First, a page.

Jes Hathaway is the editor in chief of National Fisherman magazine and NationalFisherman.com.
Written by Adrianne Madden
Thursday, 09 December 2010
This week, North Pacific halibut fishermen got some bad news with the release of preliminary recommendations to cut the overall quota by 19 percent.
However, fishermen in Area 2C, near Petersburg, Alaska, were devastated by a proposed cut of 47 percent, from 4.4 million pounds to 2.33 million. Area 3A, considered the breadbasket of the fishery, is seeing a 5.63 million pound recommended cut, as well. Meanwhile, Canadian fishermen who share a coastline with those in Area 2C will likely see a quota increase.
It strikes me as inexcusable to cut anyone's livelihood by 47 percent — especially in this economic climate — short of catastrophic or imminent stock failure.
Ultimately, this slashing is a recommendation based on stock surveys. The International Pacific Halibut Commission may not enforce the full 47 percent cut. But that doesn't eliminate some of the questions that arise when the commission staff goes from trimming back quotas to slamming on the brakes.
Quotas should be based on data, but that should not be the only determination. These cuts absolutely will put people out of business. So the question is, is it worth it? How do you weigh the risk of fishing a declining stock against the risk of putting people out of work? How likely is the stock to stay down? Do we know what's keeping it down? Are we cutting back on fishing because it's the easy target? Is that the right approach?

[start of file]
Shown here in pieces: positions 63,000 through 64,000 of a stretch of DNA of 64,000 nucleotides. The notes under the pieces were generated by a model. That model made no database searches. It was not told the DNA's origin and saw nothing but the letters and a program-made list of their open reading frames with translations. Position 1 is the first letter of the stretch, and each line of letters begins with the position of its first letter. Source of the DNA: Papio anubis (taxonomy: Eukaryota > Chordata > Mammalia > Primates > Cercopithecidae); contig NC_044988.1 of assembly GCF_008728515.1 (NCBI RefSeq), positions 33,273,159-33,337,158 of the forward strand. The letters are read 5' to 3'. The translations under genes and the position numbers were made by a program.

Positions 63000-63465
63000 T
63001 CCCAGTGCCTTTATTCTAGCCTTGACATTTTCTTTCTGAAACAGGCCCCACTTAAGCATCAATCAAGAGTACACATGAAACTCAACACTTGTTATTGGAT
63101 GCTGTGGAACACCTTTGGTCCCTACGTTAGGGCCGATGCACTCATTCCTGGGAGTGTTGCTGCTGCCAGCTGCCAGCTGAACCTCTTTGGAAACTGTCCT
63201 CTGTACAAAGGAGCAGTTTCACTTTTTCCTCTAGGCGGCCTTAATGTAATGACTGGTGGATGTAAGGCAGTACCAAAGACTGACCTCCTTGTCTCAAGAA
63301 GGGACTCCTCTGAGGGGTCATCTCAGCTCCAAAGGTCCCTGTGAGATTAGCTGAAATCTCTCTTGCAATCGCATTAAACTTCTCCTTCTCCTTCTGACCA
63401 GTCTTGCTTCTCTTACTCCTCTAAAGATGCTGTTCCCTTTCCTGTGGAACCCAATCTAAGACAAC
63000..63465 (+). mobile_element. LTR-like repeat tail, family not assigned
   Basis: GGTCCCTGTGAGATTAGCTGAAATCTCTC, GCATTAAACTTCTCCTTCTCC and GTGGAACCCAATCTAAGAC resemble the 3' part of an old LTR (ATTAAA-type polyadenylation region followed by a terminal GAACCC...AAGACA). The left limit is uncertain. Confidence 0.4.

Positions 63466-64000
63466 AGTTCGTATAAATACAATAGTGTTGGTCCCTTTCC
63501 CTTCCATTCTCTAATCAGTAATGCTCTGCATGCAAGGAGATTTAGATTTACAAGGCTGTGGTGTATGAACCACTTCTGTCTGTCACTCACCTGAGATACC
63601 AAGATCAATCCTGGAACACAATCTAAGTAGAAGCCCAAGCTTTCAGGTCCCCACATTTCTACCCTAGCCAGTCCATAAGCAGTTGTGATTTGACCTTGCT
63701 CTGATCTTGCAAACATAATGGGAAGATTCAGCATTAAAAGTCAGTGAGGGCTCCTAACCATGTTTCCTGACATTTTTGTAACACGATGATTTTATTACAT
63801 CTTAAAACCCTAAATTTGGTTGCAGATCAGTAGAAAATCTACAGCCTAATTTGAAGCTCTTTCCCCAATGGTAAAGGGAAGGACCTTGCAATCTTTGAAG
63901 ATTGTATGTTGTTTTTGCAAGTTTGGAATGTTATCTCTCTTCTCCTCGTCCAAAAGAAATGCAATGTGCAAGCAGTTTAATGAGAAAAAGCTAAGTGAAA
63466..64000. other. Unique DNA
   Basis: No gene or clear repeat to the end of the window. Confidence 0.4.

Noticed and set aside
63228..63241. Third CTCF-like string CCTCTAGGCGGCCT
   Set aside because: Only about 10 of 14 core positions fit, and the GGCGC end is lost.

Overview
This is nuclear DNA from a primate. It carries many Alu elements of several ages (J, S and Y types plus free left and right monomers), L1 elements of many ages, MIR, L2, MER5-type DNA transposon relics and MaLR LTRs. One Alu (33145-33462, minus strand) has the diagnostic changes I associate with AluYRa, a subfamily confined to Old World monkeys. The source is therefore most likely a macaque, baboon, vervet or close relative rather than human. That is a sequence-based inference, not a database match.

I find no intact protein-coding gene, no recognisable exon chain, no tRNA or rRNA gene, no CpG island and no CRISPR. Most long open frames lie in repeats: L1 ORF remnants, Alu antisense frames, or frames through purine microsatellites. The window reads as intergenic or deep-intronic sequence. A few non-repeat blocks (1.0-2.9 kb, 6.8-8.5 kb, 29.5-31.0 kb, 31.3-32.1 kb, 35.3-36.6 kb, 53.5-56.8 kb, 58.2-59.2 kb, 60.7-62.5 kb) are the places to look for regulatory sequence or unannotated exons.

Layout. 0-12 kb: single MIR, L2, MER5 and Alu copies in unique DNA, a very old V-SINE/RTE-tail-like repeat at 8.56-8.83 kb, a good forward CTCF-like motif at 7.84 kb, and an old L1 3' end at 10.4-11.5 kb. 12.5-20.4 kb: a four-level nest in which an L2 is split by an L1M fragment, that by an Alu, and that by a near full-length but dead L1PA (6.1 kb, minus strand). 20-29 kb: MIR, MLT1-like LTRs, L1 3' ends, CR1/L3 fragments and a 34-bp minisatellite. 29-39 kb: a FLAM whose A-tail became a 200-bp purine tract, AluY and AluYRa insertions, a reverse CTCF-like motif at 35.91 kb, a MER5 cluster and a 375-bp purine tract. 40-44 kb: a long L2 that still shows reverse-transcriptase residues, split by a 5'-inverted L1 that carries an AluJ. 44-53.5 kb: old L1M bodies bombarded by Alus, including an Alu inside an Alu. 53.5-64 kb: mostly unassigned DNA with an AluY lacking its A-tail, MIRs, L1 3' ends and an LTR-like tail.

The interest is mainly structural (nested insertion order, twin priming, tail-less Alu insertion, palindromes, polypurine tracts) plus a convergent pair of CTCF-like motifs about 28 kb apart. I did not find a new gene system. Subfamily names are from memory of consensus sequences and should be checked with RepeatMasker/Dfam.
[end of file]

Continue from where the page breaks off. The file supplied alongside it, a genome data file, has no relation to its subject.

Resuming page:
Some would say yes, unequivocally, because it's the easy thing to control. And while I believe meeting in the middle is the only fair way to get things done in an inherently unfair world, I also believe you shimmy your way to the brink if the line toward the middle is redrawn year after year.
If a strictly managed fishery with an annual stock survey requires a nearly 50 percent reduction in quota, then something besides fishing is causing a shift in the ecosystem.
It remains to be seen what the IPHC will decide in the coming weeks and how it will address the inconsistency of American and Canadian quota recommendations. At very least I hope the guidelines the commission uses to determine the quotas will be more transparent.
National Fisherman Live: 3/10/15
In this episode, Online Editor Leslie Taylor talks with Mike McLouglin, vice president of Dunlop Industrial and Protective Footwear.
National Fisherman Live: 2/24/15
In this episode:
March date set for disaster aid dispersal
Oregon LNG project could disrupt fishing
NOAA tweaks gear marking requirement
N.C. launches first commercial/recreational dock
Spiny lobster traps limits not well received
The Gulf of Maine Research Institute is partnering with restaurants throughout the region for an Out of the Blue promotion of cape shark, also known as dogfish. Starting Friday, July 3 and running until Sunday, July 12, cape shark will be available at each participating restaurant during the 10-day event. Cape shark is abundant and well deserving of a wider market.
As a joint Gulf of Mexico states seafood marketing effort sails into the sunset, the program’s Marketing Director has left for a job in the private seafood sector. Joanne McNeely Zaritsky, the former Marketing Director of the Gulf State Marketing Coalition, has joined St. Petersburg, FL based domestic seafood processor Captain’s Fine Foods as its new business development director to promote its USA shrimp product line.